Food & Drink » Epicurious

Oyster Invitational brings the world's baddest mothershuckers to Whistler

Bearfoot Bistro's beloved oyster and bloody Caesar battle joins Cornucopia



In the epic battle for shellfish supremacy, 16 will enter, but only one will sniff the sweet smell of victory mixed with a hint of seawater and horseradish. That's the kind of fierce competition you can expect at Bearfoot Bistro's annual Oyster Invitational and Bloody Caesar Battle, which pits some of the world's best shuckers against each other for a chance at thousands of dollars and eternal epicurean glory.

For the first time, the beloved Bearfoot-hosted party will be a part of Whistler's premier food and drink extravaganza, Cornucopia, and will be held Sunday. Nov. 8 at the Whistler Conference Centre.

Usually held outdoors in the September sunshine, organizers decided to reschedule the event this year to November after this summer's weeks-long ban on B.C. oysters.

Sure, they could have shipped in some oysters from the Maritimes, but that would have been an affront to the West Coast's iconic Pacific shellfish.

"B.C. oysters are recognized worldwide as such a great product that we felt it was inappropriate to utilize other types of oysters," said the Bearfoot's marketing manager Marc Des Rosiers.

Now in its fifth year, the Oyster Invitational has become one of the premier oyster-shucking events on the planet, thanks in no small part to the $5,000 top prize, the biggest in the business, according to Des Rosiers. For proof of the event's global reach, you need look no further than this year's internationally diverse field, featuring shuckers from as far away as the United States, Denmark and Estonia.

Once the battle lines are drawn and the knives are sharpened, competitors will have to shuck 30 oysters to be presented upright on a platter, free of shell and blood in a whole top shell. They'll be judged on a combination of shucking time and presentation.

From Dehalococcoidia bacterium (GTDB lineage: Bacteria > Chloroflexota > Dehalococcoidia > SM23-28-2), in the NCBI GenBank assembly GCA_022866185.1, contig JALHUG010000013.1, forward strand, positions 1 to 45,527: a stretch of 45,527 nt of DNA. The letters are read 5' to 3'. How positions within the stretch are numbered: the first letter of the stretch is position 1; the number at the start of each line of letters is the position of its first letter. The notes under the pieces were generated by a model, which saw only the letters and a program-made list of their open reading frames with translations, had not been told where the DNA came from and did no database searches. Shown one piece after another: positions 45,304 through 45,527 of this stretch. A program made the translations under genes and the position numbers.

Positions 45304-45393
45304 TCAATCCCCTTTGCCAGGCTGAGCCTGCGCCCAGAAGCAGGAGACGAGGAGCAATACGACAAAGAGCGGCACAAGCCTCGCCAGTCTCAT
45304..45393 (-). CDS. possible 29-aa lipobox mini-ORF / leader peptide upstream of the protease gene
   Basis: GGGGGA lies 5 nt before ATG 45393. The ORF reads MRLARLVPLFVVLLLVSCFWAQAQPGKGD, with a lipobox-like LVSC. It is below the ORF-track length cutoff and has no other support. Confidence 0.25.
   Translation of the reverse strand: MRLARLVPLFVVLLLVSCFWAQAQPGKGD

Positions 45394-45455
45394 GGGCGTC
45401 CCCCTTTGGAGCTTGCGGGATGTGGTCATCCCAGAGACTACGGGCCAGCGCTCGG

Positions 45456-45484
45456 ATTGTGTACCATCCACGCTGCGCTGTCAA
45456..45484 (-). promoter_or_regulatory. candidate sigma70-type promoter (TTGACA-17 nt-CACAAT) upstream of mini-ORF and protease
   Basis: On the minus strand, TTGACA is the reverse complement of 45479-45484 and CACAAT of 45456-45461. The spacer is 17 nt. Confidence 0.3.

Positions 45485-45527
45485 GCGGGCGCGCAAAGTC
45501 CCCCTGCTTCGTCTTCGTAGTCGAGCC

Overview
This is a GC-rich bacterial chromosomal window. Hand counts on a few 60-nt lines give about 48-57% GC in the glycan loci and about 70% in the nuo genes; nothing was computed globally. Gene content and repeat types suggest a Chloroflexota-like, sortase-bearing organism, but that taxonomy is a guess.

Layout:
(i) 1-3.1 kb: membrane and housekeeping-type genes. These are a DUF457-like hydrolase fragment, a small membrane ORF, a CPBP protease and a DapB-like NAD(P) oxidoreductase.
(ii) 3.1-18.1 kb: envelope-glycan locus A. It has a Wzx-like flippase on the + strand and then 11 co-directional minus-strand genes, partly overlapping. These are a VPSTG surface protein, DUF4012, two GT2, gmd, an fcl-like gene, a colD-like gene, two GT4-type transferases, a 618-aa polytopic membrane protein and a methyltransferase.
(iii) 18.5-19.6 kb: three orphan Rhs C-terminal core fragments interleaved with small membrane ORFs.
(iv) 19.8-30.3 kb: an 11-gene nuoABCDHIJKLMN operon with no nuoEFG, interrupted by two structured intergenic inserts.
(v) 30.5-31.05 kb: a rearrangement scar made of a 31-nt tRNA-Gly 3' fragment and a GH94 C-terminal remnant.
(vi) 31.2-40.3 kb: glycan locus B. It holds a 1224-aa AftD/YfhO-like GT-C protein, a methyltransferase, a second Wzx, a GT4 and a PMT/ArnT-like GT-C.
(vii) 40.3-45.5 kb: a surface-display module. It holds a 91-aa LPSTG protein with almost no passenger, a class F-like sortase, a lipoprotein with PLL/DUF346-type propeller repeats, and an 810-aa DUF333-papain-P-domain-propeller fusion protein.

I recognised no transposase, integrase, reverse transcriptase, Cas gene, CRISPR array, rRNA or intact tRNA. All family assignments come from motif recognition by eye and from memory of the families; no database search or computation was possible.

The good news for attendees is you'll get to sample some of the Sawmill Bay oysters while watching the knives fly, which Des Rosiers hopes will serve as something of a learning opportunity.

"Our goal is to grow this event but at the same time better educate people about the world of oysters," he said. "I think by interacting with some of the world's best shuckers it will help to gain a better understanding of what's available out there."

Of course, no oyster platter would be complete without a stiff cocktail, and five of the country's best mixologists will be on-hand to serve up their best bloody Caesar creations, including Sushi Village's own Amy Huddle, who returns to defend her title after claiming the throne at last year's battle for her Japanese-inspired "Oishi" Caesar.

Each barkeep this year is sponsored by a different spirit company and will be required to concoct their libation using that label's product and Walter Caesar mix.

Whoever emerges champion, Des Rosiers is excited to continue building an event that's become one of the resort's hottest tickets.

"I want to keep the momentum going," he said. "Over the years it became such a community event with so many locals supporting us, so I'm hopeful we'll be able to do it as well as we have in the past."

For tickets, visit A portion of proceeds will go to the Whistler Blackcomb Foundation.


Add a comment